The store opened this weekend as a near perfect replica of a Starbucks, advertising Dumb Frappuccinos and displaying Dumb Starbucks mixed jazz CDs at the register. Also available was a handout explaining the store, which included this statement: “Although we are a fully functioning coffee shop, for legal reasons Dumb Starbucks needs to be categorized as a work of parody art. So, in the eyes of the law, our ‘coffee shop’ is actually an art gallery and the coffee you’re buying is considered the art.”

Reverend Billy. Photo via Portland.indymedia.org

Reverend Billy. Photo via Portland.indymedia.org

This is not the first time Starbucks has been the subject of an art intervention. Reverend Billy and the Church of Stop Shopping (run by Bill Talen, playwright/artist and 2009 Green Party NYC mayoral candidate) took his mess-with-Starbucks performance art act on the road, stopping in Houston about a decade ago to cause a mob-flash-style confusion at the twin (later, three at the same intersection!) Starbucks in River Oaks.

Starbucks seems to be handling this latest jest in stride. In an email to USA TODAY, Starbucks said Dumb Starbucks is not affiliated with Starbucks, adding, “We are evaluating next steps and while we appreciate the humor, they cannot use our name, which is a protected trademark.” A spokeswoman told the AP that the majority of trademark disputes are “handled informally.”

Starbucks’ attitude so far seems to suggest that they have learned something about the powerful headache of social media. Only a couple of months ago, they sicced lawyers on a small brewpub in Cottleville, Missouri for naming one of their stouts “Frappicino.” The Huffington Post published a hilarious article entitled “Best Response To Starbucks Cease And Desist Letter Ever” that went viral. This time, Starbucks is being more cautious, though it’s doubtful the Brooklyn Dumb Starbucks will actually appear.

Leonard Knight, 1931 – 2014

Salvation MountainLeonard Knight, creator of the legendary folk art environment Salvation Mountain near the Salton Sea, died yesterday at the age of 82. As reported by the Imperial Valley Press, some of the Korean War veteran’s ashes will be interred at the Fort Rosecrans National Cemetery in Point Loma. The rest will be scattered at Knight’s magnum opus, a remarkable, brightly painted hill that proclaims “God is Love” and that was featured in the 2011 film Into the Wild.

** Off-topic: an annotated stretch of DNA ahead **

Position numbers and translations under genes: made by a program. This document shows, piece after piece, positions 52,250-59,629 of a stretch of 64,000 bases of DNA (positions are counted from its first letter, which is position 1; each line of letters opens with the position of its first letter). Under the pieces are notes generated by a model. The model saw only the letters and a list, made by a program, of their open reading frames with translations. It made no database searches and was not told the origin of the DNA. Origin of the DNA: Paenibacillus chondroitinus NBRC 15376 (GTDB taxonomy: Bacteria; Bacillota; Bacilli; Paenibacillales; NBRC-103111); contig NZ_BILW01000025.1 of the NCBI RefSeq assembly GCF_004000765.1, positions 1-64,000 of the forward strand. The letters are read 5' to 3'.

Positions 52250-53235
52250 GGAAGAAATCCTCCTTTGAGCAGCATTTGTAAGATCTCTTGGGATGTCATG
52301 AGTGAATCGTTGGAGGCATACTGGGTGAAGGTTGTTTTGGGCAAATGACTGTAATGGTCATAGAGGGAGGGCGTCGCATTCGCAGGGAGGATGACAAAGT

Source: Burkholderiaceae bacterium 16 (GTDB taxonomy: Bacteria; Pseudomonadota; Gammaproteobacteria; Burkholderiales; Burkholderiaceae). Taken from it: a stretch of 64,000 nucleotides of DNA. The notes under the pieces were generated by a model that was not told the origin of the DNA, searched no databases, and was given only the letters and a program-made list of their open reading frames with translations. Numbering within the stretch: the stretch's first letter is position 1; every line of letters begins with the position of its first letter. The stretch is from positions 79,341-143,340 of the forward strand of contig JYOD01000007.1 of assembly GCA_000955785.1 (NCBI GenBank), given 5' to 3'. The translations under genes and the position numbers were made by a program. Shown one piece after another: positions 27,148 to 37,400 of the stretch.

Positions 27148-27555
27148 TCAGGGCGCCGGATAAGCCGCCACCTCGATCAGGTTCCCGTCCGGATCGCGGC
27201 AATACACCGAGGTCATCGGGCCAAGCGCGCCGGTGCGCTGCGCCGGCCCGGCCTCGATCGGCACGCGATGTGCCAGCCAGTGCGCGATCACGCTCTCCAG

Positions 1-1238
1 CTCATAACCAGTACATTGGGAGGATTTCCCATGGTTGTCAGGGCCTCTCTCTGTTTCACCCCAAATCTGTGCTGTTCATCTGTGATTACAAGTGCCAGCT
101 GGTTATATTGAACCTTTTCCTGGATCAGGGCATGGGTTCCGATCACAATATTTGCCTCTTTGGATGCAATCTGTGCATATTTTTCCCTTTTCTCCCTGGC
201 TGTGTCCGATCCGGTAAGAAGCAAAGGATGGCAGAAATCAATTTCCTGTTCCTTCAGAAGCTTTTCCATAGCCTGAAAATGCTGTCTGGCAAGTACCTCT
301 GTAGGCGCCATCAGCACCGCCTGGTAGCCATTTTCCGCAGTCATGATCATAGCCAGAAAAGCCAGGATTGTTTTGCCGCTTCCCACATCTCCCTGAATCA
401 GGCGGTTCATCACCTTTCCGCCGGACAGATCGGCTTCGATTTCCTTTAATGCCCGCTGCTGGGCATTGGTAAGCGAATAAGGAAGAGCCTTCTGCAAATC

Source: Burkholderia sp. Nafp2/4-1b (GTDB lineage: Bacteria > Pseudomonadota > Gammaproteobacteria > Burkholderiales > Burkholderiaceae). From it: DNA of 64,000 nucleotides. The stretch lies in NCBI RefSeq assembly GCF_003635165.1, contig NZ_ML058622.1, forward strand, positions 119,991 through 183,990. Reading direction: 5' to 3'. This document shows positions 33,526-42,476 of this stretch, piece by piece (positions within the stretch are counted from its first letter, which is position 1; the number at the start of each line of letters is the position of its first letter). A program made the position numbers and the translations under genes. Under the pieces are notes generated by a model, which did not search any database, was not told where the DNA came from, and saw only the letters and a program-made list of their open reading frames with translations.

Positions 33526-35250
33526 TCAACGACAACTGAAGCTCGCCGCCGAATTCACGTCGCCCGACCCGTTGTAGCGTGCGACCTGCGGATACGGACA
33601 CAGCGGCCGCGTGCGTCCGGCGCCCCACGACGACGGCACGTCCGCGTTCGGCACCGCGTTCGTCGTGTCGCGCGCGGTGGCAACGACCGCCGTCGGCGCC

Artadia Wants You! Deadline for First Round of LA Grants September 30

Artadia: The Fund for Art and Dialogue is accepting applications from all visual artists living and working in Los Angeles County, but hurry! Applications must be submitted online by September 30, 11:59 PM (PST).

Individual artists and collaboratives at any point in their careers could win from $5000 to $15,000 in unrestricted payola, to be used however the artist sees fit.

Awardees will be selected in the fall of 2013 through Artadia’s two-tiered jury process. This is Artadia’s first awards cycle in Los Angeles.

For eligibility requirements and to access the online application, visit: http://artadia.cuerate.org

Five Exhibitions to anticipate in the up coming season

While the Fine Art Landscape is really more of a 365 days a year affair, September still feels like a renewal of promise. Perhaps our affection for the academic calendar is in our aesthetic DNA. Perhaps cooling tempertures index a return to culture. Regardless of catalytic source, here are five excellent exhibitions which will grace the Los Angeles Landscape in the coming months. Don’t miss them!

 

Heather Gwen Martin at Luis de Jesus

September 7th through Oct 12th, 2013

Heather Gwen Martin at Luis de Jesus

Ms. Martin paints as though traditions and expectations didn’t exist. Her canvases hover between volume and line, never really settling on either. Her color palette defies convention. And of late her scale has increased significantly. Nice to see a relatively young artist mature into her promise.

R.J. Kitaj at LA Louvre

October 10th through November 9th, 2013

R.B. Kitaj at LA Louver

Rarely do the intellect of the mind and the intuition of the paintbrush meet on a performance plane. The artwork of RJ Kitaj offers such theater in consistent and mesmerizing doses. His professional life was spent as a devout American expat in London. His personal trajectory reads like gripping fiction. The paintings and drawings continue to vex and captivate.

Joel Otterson at Maloney Fine Art

November 9th through December 21st, 2013

Joel Otterson at Maloney Fine Art